The Jordan River, mentioned nearly 200 times in the Text, is one of the fastest flowing rivers of its size.
As a prominent feature in ancient Israel, the Jordan River was mentioned nearly 200 times in the bible. Its fast flowing waters created a natural barrier between Canaan and the lands to the east. At times, it also served as a line of protection when God's prophets and kings were being pursued.
Beginning at the foot of Mount Hermon, the Jordan travels about twenty-five miles before emptying into the Sea of Galilee. It continues to flow from the southern end of the Sea and winds its way to the Dead Sea, about sixty-five miles away. The famous river is surprisingly narrow—only fifty to seventy-five feet wide in most places.
The Jordan's name was derived from words meaning "to descend" or "go down." The river drops significantly in elevation—Mount Hermon stands 9,000 feet above sea level while the Dead Sea sits 1,400 feet below—making it one of the fastest flowing rivers of its size.
Many ancient cultures thought rivers were sacred, but the Israelites saw the Jordan as a barrier: something to be crossed before moving forward in their calling.
Many ancient people considered their homeland rivers sacred. The people of India revered the Ganges, and the Egyptions honored the Nile. For the pagans who lived in Canaan, the Jordan River symbolized the power and protection of their fertility gods, the baals.
By contrast, the Israelites never worshipped the Jordan River. They saw it as a barrier to overcome. As they gazed into Canaan from the eastern side, the Jordan stood as an obstacle to their entry into the Promised Land.
Sometimes ancient Israelites used the barrier to their advantage by crossing the river and gaining protection from enemies who lived on the other side. Elijah crossed to the east side of the Jordan to hide from King Ahab. David also found protection by crossing the Jordan when his son Absalom schemed against him.
Whether running from enemies or trying to enter the Promised Land, the Israelites' perspective of the river was the same: It was an obstacle to overcome before moving forward in their calling. Their perspective became the source of the expression "to cross the Jordan," which meant to pass through something that stands in the way.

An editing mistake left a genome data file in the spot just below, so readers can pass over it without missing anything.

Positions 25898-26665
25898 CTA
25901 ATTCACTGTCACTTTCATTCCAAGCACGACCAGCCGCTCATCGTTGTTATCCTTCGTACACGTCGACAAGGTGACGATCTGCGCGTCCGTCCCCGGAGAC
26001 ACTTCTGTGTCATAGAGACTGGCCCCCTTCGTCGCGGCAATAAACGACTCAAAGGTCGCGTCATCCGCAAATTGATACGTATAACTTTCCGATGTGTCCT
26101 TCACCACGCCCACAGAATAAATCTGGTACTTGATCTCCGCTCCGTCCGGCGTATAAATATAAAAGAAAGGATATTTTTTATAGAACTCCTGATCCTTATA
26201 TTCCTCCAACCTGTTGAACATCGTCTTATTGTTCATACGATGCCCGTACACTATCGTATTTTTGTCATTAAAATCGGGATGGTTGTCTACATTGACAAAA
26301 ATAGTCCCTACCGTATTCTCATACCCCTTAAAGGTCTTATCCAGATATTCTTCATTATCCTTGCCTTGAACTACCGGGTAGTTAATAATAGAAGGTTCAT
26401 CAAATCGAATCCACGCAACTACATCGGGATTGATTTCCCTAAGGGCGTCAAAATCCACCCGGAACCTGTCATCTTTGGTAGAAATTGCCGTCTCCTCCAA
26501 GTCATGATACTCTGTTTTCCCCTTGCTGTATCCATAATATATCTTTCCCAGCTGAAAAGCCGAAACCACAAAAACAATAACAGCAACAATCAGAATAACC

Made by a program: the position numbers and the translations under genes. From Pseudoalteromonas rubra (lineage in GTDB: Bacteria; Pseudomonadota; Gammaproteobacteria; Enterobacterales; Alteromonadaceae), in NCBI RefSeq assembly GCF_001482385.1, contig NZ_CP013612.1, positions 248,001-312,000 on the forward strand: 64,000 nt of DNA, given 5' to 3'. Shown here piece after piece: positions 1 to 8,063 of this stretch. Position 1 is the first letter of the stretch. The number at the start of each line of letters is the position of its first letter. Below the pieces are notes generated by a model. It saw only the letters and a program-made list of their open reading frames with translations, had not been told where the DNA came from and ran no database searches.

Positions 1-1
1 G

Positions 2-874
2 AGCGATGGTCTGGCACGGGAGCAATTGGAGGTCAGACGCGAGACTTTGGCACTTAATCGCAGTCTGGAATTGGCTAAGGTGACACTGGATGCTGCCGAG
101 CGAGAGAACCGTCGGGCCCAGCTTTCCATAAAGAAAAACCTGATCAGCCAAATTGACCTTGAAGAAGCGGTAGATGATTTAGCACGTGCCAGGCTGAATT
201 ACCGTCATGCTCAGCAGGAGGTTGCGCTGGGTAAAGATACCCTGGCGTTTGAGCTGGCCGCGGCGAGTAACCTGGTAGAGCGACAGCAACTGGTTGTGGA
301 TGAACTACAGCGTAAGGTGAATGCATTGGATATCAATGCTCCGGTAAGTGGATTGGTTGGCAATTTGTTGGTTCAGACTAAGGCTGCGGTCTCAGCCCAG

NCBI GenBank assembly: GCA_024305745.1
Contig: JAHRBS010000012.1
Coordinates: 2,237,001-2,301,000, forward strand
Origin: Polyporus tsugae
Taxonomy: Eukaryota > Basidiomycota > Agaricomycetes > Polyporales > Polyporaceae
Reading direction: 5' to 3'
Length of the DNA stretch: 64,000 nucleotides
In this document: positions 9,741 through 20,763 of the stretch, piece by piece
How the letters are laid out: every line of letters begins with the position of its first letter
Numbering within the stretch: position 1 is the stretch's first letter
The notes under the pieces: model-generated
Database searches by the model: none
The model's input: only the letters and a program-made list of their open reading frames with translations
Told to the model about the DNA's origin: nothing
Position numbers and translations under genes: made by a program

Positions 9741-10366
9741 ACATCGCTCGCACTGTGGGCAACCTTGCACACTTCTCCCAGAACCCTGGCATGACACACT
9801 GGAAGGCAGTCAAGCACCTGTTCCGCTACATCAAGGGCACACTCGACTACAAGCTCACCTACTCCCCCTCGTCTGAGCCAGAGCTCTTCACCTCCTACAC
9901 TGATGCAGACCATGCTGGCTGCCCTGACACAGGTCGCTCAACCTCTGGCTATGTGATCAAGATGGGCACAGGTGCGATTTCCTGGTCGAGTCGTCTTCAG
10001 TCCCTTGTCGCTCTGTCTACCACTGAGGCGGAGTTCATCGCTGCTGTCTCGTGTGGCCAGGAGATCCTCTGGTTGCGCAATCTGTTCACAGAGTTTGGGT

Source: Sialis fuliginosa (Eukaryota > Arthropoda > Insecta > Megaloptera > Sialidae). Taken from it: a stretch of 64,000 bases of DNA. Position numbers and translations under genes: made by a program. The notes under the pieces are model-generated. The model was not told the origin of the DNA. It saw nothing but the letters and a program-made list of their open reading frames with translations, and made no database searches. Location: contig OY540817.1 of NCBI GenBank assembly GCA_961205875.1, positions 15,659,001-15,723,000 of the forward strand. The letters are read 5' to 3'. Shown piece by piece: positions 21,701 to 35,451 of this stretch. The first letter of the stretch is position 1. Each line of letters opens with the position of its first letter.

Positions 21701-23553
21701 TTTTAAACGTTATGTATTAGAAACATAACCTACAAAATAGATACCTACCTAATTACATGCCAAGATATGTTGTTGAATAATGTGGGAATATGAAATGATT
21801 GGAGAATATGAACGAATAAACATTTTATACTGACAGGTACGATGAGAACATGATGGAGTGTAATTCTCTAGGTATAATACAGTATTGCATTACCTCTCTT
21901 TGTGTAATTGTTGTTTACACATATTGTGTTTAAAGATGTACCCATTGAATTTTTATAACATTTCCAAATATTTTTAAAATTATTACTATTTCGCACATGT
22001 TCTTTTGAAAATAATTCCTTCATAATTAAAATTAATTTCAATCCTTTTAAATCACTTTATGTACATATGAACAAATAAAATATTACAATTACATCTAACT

Crossing the Jordan
The Israelites stepped out in faith, trusting in God despite their fear of the fast-flowing floodwaters. The pagans were stunned to see that Israel's God stopped the Jordan's water.
After wandering in the desert for forty years, the Israelites were finally ready to enter the Promised Land. They were probably anxious to possess the land and become living witnesses for God.
But there was one last barrier in their way: the Jordan River. And its fast-flowing waters were at flood stage (Josh. 3:15).
No doubt the Canaanites were pleased by the timing. They had probably heard about Israel's victories east of the Jordan. But with the river at flood stage, they felt protected. To them, the flooded waters showed Baal's power to save them from the Israelites' invasion.
The Israelites had reached a monumental moment: they could either trust in God's power and step into the dangerous river, or they could disobey God's commands to enter the Promised Land because of their fear. God's people made their decision: They broke camp and prepared to cross.
The priests carried the ark of the covenant—a symbol of God's presence—to the edge of the river. Looking at the water below, they were probably terrified of what would happen if they stepped in.
But trusting God, the priests took the first step into the Jordan. Immediately, the river water stopped and the people could pass through on dry ground (Josh. 3:16). The pagans who had trusted in Baal were stunned to see that Israel's God had power over both nature and their fertility gods.